A sliding doors moment in Australian wine

For the next six weeks Brian worked as a labourer in the Willunga almond orchards. While not the most mentally stimulating,  working during the almond harvest was good, honest physical work. All well and good but not something many make a storied career out of. So, once harvest was over Brian popped into visit his friends in the cellar. His old boss, Don Hughes, asked Brian what he was up to. Nothing much. Can you stay on to help with the end of vintage? Sure thing, I can do that. While he never got the qualifications that caused the separation,Brian Walsh been working in wine ever since.

Not getting his oenology degree almost become a blessing in disguise. During the course of his career he evolved into a winemaking manager rather than a pure winemaker. Leading the team and making sure everything was in its right place. This was most true in his time at Australia’s oldest family owned winery, Yalumba. They weren’t short on highly skilled and gifted viticulturists and winemakers but Brian’s ability to support the team allowed them to do their best work. It’s no coincidence that during his time at Yalumba the winery evolved into one of the world’s most innovative and renowned.

Brian Walsh board
Brian Walsh in his role as Chairman of Wine Australia
Yalumba - Australia's oldest family owned winery

When Brian arrived at Yalumba in 1988 the business like many old family wine companies was transitioning from a fortified producer to a maker of fine table wines. Before long though a combination of hard work, dedication and innovation revived the winery and Yalumba entered it’s modern ‘golden age’. CEO and fifth generation family member Robert Hill-Smith’s astute sense of market and wine style along with Brian and the team’s ability to extract the best from the family’s vineyard and winemaking resources formed a formidable combination. They exuded a confidence and a positivity that was truly infectious, an attitude to work and life that became part of the culture at Yalumba that persists to this day.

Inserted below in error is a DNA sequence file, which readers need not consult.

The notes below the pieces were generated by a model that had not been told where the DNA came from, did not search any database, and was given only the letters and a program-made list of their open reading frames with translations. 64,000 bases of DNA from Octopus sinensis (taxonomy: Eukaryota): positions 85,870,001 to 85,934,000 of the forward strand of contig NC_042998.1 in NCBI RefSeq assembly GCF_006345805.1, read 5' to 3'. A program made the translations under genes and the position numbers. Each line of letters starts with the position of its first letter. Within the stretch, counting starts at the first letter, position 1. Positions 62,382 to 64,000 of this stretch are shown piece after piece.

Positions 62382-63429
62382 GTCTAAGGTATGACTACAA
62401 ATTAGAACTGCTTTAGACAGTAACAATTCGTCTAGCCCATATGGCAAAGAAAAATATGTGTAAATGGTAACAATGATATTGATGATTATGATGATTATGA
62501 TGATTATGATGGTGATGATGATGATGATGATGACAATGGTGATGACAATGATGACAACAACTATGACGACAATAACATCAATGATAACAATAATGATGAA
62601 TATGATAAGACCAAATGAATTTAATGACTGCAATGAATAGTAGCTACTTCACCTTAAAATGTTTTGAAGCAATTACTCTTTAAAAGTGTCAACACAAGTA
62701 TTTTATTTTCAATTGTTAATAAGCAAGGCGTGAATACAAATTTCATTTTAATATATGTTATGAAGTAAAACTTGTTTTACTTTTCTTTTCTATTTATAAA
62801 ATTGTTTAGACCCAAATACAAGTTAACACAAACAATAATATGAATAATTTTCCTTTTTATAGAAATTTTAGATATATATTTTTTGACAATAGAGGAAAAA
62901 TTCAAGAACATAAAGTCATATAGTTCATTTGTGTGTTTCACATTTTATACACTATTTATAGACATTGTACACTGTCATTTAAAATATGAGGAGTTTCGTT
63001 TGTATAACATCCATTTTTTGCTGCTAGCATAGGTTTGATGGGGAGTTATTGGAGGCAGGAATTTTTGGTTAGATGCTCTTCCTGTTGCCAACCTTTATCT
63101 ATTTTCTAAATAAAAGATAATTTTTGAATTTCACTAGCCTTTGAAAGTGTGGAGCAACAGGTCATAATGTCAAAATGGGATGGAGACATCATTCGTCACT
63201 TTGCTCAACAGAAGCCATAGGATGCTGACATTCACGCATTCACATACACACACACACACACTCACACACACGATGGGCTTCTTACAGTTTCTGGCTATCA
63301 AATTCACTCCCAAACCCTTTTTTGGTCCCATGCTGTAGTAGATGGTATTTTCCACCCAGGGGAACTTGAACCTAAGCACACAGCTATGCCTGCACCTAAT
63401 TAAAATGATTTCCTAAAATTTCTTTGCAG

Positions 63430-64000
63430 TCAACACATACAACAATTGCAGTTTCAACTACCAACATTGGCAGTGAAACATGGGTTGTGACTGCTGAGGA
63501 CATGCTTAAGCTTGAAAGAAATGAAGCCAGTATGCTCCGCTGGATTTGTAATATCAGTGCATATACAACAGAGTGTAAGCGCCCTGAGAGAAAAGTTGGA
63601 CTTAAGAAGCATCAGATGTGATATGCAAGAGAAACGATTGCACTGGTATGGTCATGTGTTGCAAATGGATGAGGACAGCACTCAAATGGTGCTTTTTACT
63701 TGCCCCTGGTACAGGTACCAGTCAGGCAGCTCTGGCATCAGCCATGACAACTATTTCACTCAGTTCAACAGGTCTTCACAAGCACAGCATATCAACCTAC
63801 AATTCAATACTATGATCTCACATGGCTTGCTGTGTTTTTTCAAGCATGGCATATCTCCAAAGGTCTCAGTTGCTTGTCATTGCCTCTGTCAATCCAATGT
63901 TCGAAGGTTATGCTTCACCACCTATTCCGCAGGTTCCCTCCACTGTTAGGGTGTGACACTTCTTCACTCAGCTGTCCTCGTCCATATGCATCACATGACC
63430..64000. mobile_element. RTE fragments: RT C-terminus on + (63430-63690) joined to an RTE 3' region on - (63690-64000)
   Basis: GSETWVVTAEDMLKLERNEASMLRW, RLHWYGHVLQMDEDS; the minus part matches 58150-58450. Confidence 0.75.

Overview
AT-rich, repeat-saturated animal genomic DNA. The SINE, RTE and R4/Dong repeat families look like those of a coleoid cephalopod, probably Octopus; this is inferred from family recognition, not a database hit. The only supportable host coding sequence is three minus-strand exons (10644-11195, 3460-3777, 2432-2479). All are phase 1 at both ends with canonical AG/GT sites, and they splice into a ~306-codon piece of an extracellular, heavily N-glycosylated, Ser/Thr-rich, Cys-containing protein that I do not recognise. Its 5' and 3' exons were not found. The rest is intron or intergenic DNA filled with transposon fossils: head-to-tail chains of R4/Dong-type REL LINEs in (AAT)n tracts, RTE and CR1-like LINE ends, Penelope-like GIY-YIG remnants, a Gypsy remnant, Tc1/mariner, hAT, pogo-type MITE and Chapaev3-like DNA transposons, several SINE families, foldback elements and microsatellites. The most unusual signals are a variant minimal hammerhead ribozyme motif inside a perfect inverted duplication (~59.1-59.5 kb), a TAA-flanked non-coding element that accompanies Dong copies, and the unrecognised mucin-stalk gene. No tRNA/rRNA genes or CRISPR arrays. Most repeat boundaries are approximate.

When retiring is not really retiring at all…

After 25 years at Yalumba, Brian Walsh ‘retired’ in 2012 without any real idea on what he’d do in the next phase of his life. Rather than taking a back seat or moving away from the spotlight Brian has become a statesman for the Australian wine community. From his role as Chairman of Wine Australia to working with a number of small family wine companies Brian’s passion for bringing the community together to show our best to the rest of the world has never been stronger.

‘We’ve got to be proud of what we do in this country, and not try to emulate the wines that have inspired us. We seek inspiration not imitation. We need to be inspired but how will that manifest itself within our own land and landscape. We have to be true to where we are. Being true to your place, not just following fashions or trends, is a very important part of my philosophy in wine.’

From the family hotel in McLaren Vale to helping shape Yalumba into one of the world’s great wineries to leading the Australian wine community through one of its most exciting and challenging times, it’s been one heck of a life in wine for Brian Walsh. The inspiration he received from so many over the years has been translated into experience and understanding. Wisdom shared with current and future generations taking our premium wines to the world. A true legacy that Brian Walsh should be very, very proud of. 


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This content is restricted to wine exporters and levy-payers. Some reports are available for purchase to non-levy payers/exporters.